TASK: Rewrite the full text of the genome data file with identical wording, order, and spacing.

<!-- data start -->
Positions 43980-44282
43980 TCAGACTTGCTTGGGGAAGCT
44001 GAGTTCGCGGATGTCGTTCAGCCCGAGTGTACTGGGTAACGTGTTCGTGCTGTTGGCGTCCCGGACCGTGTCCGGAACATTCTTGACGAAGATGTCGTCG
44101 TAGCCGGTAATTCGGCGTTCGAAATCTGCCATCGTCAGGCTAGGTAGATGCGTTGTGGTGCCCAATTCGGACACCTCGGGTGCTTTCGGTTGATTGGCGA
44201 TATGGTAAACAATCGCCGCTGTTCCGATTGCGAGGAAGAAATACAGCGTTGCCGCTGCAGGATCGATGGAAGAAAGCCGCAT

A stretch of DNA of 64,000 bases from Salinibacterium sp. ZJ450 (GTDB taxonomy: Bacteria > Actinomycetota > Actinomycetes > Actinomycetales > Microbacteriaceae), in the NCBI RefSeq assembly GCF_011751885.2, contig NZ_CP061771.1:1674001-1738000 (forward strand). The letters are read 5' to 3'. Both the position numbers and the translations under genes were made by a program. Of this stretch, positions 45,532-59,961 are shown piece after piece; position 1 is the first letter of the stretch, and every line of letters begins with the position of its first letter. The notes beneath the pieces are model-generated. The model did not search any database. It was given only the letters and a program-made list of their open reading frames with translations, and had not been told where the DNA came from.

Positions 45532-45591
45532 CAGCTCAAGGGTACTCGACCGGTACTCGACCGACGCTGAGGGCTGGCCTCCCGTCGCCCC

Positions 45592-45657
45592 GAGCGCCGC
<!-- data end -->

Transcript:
Positions 43980-44282
43980 TCAGACTTGCTTGGGGAAGCT
44001 GAGTTCGCGGATGTCGTTCAGCCCGAGTGTACTGGGTAACGTGTTCGTGCTGTTGGCGTCCCGGACCGTGTCCGGAACATTCTTGACGAAGATGTCGTCG
44101 TAGCCGGTAATTCGGCGTTCGAAATCTGCCATCGTCAGGCTAGGTAGATGCGTTGTGGTGCCCAATTCGGACACCTCGGGTGCTTTCGGTTGATTGGCGA
44201 TATGGTAAACAATCGCCGCTGTTCCGATTGCGAGGAAGAAATACAGCGTTGCCGCTGCAGGATCGATGGAAGAAAGCCGCAT

A stretch of DNA of 64,000 bases from Salinibacterium sp. ZJ450 (GTDB taxonomy: Bacteria > Actinomycetota > Actinomycetes > Actinomycetales > Microbacteriaceae), in the NCBI RefSeq assembly GCF_011751885.2, contig NZ_CP061771.1:1674001-1738000 (forward strand). The letters are read 5' to 3'. Both the position numbers and the translations under genes were made by a program. Of this stretch, positions 45,532-59,961 are shown piece after piece; position 1 is the first letter of the stretch, and every line of letters begins with the position of its first letter. The notes beneath the pieces are model-generated. The model did not search any database. It was given only the letters and a program-made list of their open reading frames with translations, and had not been told where the DNA came from.

Positions 45532-45591
45532 CAGCTCAAGGGTACTCGACCGGTACTCGACCGACGCTGAGGGCTGGCCTCCCGTCGCCCC

Positions 45592-45657
45592 GAGCGCCGC